Ascension by Nikki Darling

by Nikki Darling
Digital poetry chapbook / Available at Light & Wire Gallery







The ebook Ascension by Nikki Darling is beyond auto-biographical. I don’t even think it is an ebook. I don’t think it is an ejournal or an ediary. What it is . . . is a mess.

Nikki is a mess.

Her hair is usually a mess.

She has dirty feet. And these are not purposeful things. Nikki’s messiness is a direct result of the time she dedicates to personal branding in other areas. The disorder is a result of neglect.

Nikki frequently neglects form and tries to bypass narrative.

Or so she would have you think.

This ebook is an electronic collage. A tribute to all things Nikki.

A dip inside of her brain.

And I have to admit I don’t like it there.

The music is too old.  It makes me uncomfortable. The songs are too polished, thick and unbending with old school veneer. Why can’t she just write a story, a chap book for my hands?

Why poems?

Why the appropriation?

Why the mess?

I’m always tempted to tell Nikki to clean herself up. To clean up her work. To pull up her bra straps. To put on a bra. But her poems won’t wear one.

The inclusion of screens, like mini-experiential pockets of havoc, give insight to the cacophony of song that blares in Nikki’s mind. Music is integral to her work and it isn’t just the sound. Ascension reflects her obsession with all aspects of the music including the performers, the presentation, and the cultural context. The performers, or the artists that Nikki focuses on are none that I am terribly familiar with. They aren’t ones that I enjoy. They are gender-benders and here is the crux of my discomfort. Nikki has an eye for cultural construction and is especially gifted at lifting images and iconography of the past decades up and layering them against one another. Again, this is a collage. There is no clear delineation of gender.  Her preference for boys is met with a proclivity for presenting them in feminized forms. Think long hair, short shorts, gliding around on skate boards.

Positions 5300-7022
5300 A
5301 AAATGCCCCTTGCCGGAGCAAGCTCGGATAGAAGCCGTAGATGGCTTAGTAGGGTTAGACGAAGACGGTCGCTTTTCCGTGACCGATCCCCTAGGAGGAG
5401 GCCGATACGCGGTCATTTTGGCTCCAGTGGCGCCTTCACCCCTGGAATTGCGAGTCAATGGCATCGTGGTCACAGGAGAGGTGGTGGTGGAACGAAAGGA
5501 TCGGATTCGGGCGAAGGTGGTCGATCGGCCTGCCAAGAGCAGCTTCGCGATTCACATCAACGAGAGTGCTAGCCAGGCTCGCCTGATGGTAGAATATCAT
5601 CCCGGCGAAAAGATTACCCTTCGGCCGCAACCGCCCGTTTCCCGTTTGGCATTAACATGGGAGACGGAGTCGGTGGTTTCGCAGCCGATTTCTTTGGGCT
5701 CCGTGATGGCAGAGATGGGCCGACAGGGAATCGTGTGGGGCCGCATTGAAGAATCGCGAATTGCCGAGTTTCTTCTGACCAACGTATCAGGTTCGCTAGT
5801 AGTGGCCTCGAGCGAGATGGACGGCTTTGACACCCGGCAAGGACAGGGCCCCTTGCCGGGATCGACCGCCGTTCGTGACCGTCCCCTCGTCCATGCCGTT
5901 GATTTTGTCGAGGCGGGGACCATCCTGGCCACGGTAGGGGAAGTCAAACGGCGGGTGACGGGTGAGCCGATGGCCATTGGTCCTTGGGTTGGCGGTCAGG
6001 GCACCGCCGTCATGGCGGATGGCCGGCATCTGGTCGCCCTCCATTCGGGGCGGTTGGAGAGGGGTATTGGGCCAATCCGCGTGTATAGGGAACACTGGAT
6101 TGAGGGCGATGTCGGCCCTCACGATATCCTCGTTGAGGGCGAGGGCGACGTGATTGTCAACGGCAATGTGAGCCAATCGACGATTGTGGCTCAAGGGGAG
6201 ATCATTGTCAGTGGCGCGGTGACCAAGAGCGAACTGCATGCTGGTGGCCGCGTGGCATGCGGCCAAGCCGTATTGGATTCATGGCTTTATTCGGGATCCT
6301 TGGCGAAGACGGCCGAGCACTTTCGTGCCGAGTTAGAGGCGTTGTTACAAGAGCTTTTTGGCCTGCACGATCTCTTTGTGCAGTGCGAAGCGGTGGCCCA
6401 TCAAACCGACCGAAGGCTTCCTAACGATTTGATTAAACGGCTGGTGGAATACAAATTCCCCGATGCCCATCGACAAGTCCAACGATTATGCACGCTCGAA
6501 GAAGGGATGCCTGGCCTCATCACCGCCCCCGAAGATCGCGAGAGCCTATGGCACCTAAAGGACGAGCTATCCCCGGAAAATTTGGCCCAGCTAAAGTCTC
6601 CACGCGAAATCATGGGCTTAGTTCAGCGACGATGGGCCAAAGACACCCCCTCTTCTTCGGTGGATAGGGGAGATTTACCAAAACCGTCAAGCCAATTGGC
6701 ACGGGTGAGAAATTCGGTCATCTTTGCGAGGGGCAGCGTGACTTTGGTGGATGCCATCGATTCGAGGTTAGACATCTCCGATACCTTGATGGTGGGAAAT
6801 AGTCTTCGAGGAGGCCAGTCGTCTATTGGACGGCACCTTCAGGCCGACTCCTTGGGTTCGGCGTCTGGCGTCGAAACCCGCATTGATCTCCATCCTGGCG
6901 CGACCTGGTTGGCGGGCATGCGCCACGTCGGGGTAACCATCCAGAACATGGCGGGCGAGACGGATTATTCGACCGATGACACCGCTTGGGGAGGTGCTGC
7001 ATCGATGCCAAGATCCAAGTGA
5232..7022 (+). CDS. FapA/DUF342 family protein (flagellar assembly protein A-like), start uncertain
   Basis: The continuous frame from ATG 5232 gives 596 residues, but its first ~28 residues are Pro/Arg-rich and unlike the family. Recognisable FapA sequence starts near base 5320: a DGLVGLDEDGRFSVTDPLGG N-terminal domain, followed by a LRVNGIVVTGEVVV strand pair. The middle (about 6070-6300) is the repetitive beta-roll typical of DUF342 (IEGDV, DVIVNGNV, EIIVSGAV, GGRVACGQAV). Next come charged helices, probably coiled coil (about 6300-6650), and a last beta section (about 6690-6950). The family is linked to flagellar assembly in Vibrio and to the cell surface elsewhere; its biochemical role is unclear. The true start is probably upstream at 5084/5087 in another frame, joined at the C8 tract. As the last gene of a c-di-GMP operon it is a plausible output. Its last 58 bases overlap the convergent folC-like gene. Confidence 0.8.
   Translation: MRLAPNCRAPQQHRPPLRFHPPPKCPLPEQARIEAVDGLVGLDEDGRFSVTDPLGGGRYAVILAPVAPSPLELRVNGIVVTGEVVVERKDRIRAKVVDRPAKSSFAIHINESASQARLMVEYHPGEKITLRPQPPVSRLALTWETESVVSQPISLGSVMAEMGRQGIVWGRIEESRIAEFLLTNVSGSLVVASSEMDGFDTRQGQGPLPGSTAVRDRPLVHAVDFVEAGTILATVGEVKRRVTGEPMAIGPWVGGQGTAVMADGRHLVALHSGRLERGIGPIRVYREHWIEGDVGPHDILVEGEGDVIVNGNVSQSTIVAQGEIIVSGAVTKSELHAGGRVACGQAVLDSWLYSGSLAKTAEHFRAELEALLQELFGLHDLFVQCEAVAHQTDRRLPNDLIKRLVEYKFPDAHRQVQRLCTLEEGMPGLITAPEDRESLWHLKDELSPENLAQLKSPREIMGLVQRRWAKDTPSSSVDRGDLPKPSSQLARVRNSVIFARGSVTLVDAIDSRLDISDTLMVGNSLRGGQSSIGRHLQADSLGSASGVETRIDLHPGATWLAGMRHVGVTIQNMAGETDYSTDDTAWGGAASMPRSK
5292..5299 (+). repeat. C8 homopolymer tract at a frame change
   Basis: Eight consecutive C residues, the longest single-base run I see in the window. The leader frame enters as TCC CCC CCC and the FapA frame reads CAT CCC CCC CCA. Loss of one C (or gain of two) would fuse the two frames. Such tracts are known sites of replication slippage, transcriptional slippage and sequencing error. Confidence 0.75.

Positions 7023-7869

This ecollage is at its strongest in the small paragraphs of text. Here is where the narrative comes. Here is where the cultural decoder, the critical investigator of gender norms, tells us stories. Nikki is very good at telling a story. She makes you uncomfortable and then tells you a story. Something personal. Something about her parents. She overshares. She lays it out. Like a girl exposing her teenage soul over a notebook cover. Nikki never stopped collaging. Nikki lives in a collage.

The appropriation of feminist works within this collage from the likes of Lorde and Anduluza, only highlight the disparity between girlhood and womanhood. There is this fangirl thing for womanhood. It leaves the reader wondering what does it even mean to be a woman? Is it ever not drag like Divine? Is it to have the assurance and competence of Lorde? Does it require the aggressive sound of Aretha Franklin? Because those are things I’ll never have. Is Nikki’s collage indicating that she will never be a woman? She’ll always just be a girl putting together collages of others’ work with her own infused within? Will I always be just a girl? Some sort of beginning version of an illusion of womanhood? I’m not going to get there. I’m not going to be much of woman. This is something I logically understand. Emotionally, I find it difficult to accept.

Nikki’s Ascension is an electronic collage that dances and sings. It lectures and pontificates in little squares of text and blocks of sound. Nothing is fully embodied. No poem fully realized. Nothing is given total focus. Ascension is ambitious. Ascension is a mess. I can’t ask Nikki to clean up her act, because I don’t even know what that would mean. To act cleaner? To quit challenging me? To quit challenging my socially constructed ideas about gender? I’m glad for the experience, but I’m also glad, at the end, to click the “x” box in the corner of the screen and head back to the electronic neighborhoods where things are slower, and the lines more defined.


Sara Gerot lives, reads, and writes in Iowa. She enjoys transitional spaces, like highways and hotels.

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